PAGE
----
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FIFESHIRE is an extensive and populous maritime county in the
east of Scotland ; it is a peninsula, having the Firth of Forth on
the south, the German Ocean on the east, and the Firth of Tay on
the north, which river separates it from Forfarshire and Perth-
shire. Its western border is very irregular ; commencing at New-
burgh, on the Tay, it follows that of Perthshire south to near
Auchtermuchty, turning west as far as Damhead, whence it
extends with Kinross south to the Leven and west nearly as far
as Humbling Brig, when the Perthshire border again commences
and is continued southwards to the Firth of Forth at Torry. The
coast line is about 80 miles in extent; the breadth from its
eastern apex to its western point, where it intersects Kinross
and Perth, is about 35 miles, and a line direct south from New-
port on the Tay to Earlsferry is about 17 miles, and one from
Newburgh to Kinghorn 20 miles; towards the west, however
(from Burntisland to the verge of Kinross-shire), it is not
more than 10 mileB across; the extreme length, from north-east
to south-west, in a curved line, is fully 40 miles. The regu-
larity of its figure is much interrupted by the intrusion of
Kinross-shire, which creates a considerate indentation, not
far from its centre, on the west. The area comprises 322,844
acres of land and 1,624 of water. In regard to size, this county
is sixteenth, and in population the seventh. In 1891 the popu-
lation was 187.346 and in 1901, 218,840, viz.: males 105.124;
females, 113,716; the inhabited houses being 40,696 in 1891 and
in 1901, inhabited 18,241; uninhabited 3,868; building, 585.
Early History. — At an early period the district of Fyfe in-
cluded Kinross-shire, Clackmannanshire, and part of the countieB
of Perth and Stirling; it was then designated Ross, a term signi-
fying a peninsula, and seems to have been under one general
jurisdiction. This large territory has long since been dismembered
— Clackmannan, was first taken from it, and next Kinross was
erected into a distinct shire. The origin of the name " Fife "
has much troubled etymologists, nor has a satisfactory conclusion
ever been arrived at upon the subject. The monkish chroniclers
assume its derivation from one Fyfus Duffus, "a hero of whom
nothing more appears to be known than that he was a chieftain
who performed some great exploits, and did the country essential
service in war. The ancient history of Fife is enveloped in nearly
similar obscurity. Its original possessors were the Celts, and their
invaders the Romans; and towards the close of the 9th century
the King of the Scots obtained paramount sway over the district.
Between this period and the 11th century the country was in a
great measure either the property or under the jurisdiction of a
succession of "thanes" of the title of Macduff; one of these,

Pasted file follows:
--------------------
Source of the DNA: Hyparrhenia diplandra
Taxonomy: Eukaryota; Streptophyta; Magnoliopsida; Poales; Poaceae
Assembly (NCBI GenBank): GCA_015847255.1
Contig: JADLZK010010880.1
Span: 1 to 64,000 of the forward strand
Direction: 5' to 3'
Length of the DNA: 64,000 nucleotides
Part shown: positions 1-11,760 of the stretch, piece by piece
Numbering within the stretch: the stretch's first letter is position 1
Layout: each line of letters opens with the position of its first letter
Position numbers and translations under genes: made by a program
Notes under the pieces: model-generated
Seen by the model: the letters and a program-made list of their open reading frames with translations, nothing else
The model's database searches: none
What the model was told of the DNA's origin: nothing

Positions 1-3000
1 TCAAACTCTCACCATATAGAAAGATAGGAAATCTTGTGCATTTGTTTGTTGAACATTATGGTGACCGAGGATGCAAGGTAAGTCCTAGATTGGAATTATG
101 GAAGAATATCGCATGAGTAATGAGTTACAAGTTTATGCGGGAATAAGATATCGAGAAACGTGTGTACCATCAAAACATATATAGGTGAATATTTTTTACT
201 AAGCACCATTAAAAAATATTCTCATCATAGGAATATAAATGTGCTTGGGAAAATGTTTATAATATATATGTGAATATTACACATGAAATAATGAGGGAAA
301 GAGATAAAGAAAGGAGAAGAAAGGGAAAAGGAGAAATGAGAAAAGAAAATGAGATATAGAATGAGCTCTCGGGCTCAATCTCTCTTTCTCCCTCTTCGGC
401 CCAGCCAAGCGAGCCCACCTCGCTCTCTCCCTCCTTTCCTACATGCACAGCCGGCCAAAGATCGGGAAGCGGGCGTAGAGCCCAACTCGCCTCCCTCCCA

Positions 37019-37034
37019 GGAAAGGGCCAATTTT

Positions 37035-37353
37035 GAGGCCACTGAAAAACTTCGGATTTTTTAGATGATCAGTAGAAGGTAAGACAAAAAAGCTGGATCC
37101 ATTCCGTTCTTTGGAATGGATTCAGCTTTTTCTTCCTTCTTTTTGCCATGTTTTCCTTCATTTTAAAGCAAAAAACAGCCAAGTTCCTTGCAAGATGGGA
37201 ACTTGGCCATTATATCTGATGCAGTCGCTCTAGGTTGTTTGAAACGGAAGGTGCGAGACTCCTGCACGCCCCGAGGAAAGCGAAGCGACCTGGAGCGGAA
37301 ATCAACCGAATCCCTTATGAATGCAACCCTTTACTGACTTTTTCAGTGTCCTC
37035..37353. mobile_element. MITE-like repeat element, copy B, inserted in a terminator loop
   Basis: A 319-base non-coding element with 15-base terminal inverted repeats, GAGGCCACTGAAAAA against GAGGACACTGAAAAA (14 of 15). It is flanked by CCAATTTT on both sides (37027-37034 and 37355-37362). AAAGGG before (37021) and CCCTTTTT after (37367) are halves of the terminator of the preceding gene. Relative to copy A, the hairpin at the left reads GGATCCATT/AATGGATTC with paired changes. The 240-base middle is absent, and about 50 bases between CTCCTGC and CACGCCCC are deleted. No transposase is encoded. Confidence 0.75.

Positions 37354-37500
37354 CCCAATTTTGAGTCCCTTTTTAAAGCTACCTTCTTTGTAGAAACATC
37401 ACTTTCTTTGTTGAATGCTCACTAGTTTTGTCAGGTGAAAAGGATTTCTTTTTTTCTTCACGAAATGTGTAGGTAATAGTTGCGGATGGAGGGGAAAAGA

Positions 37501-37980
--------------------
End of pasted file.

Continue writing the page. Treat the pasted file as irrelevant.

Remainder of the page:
Duncan Macduff, was created Earl of Fife hy Malcolm III., about
1057 ; and from this time till the family honours were merged by
the marriage of female heirs or extinction in other families, and
finally lost by forfeiture in 1424, the Earls of Fife were amongst
the most influential of the Scottish peerage. After a lapse of more
than three centuries, the ancient title of Earl of Fife was revived
as an Irish peerage, in 1759, in the person of William Duff, Lord
Braco of Kilbryde, who, according to his genealogists, derived his
descent from the original earls. The Duke of Fife, who was
raised to a dukedom in 1889, is the lineal descendant of this per-
son, and now inherits the title and privileges — the estates- of the
family being situated principally in Aberdeenshire and Banffshire.
Soil, Surface and Climate. — The peninsula of Fife was originally
almost an entire forest, full of swamps, and while in this- con-
dition was the haunt of wild beasts, especially swine of a mon-
strous size; it is understood that such animals were not extir-
pated in the reign of James V., who, like his forefathers, often
made Fife the scene of his hunting expeditions. In this county
are found four kinds of soil, differing considerably in quality, and
generally occupying distinct tracts of the country. Along the
braes facing the Firth of Forth the composition of the land is for
the most part excellent, being deep, rich loam, good clay, and
gravel mixed with loamy earth, based chiefly on whin rock, and
produces good crops of wheat, barley, oats, beans, turnips and
potatoes 1 ; north from the waving line which bounds this territory
to the base of the hills' on the south side of the vale of Fife, and
from St. Andrews on the east to the western parts of the county,
the soil is in general vastly inferior — a great proportion being cold,
poor and very wet clay; the tract of the " Howe of Fife," which
comprises- both sides of the river Eden as far as Cupar, is very
productive; it consists of loam, partly deep and moist, and partly
light and dry, with also a considerable proportion of moor and
moss ; in the hilly district, from the vale to the river Tay, the
land is uniformly of the best description, having much rich" loam,
clay and gravel. The peninsula of Fife exhibits on its- surface a
series of vales, stretching from west to east parallel with the sea
on each side, and of greater or less dimensions; these vales, which
from the undulating character of the country are in some places
not so distinct as in others, are the basins of different small
streams, which merge either in the Firth of Forth or St. Andrew's
Bay. Extending in a north-easterly direction to the Tay, the
Ocnil_ Hills penetrate the county, forming a ridge of moderate
elevation, upon which many cattle and sheep are pastured. The
other eminences of greatest altitude in Fifeshire are Kellie Law,
800 feet ; Norman's Law, 850 ; Larso Law, 965 ; East Lomond
Hill, 1,470; and West Lomond Hill, 1,713 feet above the level of
the sea. The climate is, perhaps, as genial and salubrious as that